Illustration of Steganography

1499 Steganography

The book of science

Tom Sharp

Johannes Trithemius cryptography Illustration of Steganography


Johannes Trithemius claimed that Jerome said that many mysteries, intended for only the most learned philosophers and poets, lay hidden in the original Greek of the Apocalypse of John. In his Steganographia Johannes Trithemius wove a hundred forms of secret writing into a three-volume treatise about how to use angels to communicate over long distances.

Early forms of hidden writing

A message written under hair on the scalp, a message written under the wax of a writing tablet, a code of knots knit into a garment, invisible ink. Take the first letters of every line. Take the first letters of every word. Take the first letters of every other word. Take every other letter of every other word. Assign a letter to Latin adjectives used in prayers and sprinkle them into an invocation. Reverse the alphabet, assign numbers to each letter, and disguise your message as astronomical data.

As for why

As for why Trithemius concealed his methods for concealing secret writing in a treatise on communicating with angels, well, he felt that although good and honest men could use his methods for the common good the perverted and impious would use his methods to aid their crimes, apparently believing that only good men were smart enough to discover his keys.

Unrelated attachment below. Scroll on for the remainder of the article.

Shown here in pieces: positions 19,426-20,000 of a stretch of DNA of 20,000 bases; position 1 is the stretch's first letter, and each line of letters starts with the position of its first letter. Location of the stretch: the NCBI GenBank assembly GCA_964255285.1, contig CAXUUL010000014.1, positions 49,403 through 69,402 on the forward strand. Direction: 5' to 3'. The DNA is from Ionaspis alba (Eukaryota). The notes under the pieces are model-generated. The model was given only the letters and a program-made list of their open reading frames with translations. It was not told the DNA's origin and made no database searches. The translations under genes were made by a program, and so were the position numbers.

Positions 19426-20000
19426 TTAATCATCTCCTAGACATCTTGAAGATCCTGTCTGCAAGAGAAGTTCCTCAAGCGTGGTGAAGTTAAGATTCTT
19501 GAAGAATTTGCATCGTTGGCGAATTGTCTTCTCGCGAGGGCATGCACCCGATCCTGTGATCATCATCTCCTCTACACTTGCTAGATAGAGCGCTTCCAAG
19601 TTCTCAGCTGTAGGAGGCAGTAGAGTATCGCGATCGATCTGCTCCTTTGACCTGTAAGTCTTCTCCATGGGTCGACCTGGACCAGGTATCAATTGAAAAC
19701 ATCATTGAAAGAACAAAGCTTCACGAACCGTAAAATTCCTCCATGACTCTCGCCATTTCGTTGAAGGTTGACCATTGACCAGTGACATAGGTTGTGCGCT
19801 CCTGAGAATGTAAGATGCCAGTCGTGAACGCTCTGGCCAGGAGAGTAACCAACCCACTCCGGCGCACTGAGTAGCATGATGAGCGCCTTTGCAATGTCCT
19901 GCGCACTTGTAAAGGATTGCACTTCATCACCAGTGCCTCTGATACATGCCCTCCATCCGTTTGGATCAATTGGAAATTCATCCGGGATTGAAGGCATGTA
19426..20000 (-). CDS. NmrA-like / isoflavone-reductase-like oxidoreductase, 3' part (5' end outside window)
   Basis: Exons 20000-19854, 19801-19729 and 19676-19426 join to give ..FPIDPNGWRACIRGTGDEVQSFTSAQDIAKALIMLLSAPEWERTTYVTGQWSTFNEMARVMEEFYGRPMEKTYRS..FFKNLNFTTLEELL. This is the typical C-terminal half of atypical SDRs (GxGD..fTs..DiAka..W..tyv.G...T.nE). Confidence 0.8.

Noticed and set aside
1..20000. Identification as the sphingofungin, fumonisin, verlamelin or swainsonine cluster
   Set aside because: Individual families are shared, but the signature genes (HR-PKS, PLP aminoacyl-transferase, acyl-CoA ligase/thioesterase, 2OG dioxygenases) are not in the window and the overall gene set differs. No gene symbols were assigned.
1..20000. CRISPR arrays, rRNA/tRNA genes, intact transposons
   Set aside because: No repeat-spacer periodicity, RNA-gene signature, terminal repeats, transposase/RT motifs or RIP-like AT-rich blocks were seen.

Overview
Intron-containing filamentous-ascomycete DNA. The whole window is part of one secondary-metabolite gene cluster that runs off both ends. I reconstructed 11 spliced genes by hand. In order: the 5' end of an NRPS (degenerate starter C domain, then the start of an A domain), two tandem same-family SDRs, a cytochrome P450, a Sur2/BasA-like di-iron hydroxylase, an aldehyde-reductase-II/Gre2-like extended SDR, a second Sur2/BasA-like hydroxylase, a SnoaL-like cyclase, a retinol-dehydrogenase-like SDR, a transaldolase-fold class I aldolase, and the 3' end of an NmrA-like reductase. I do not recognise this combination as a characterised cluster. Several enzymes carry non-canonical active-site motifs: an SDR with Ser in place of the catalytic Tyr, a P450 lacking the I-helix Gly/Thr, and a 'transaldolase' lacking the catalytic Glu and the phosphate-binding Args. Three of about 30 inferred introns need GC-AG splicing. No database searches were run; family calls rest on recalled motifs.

Steganography is a form of cryptography that can be combined with ciphers, codes, and encryption. These terms are often used loosely; however, it can be useful to give them distinct meanings. Steganography is a means of hiding a message; a cipher is a one-to-one alphabetic substution; a code is a one-to-many substitution such as binary or Morse code; encryption uses a mathematical scheme to disguise any digital message.

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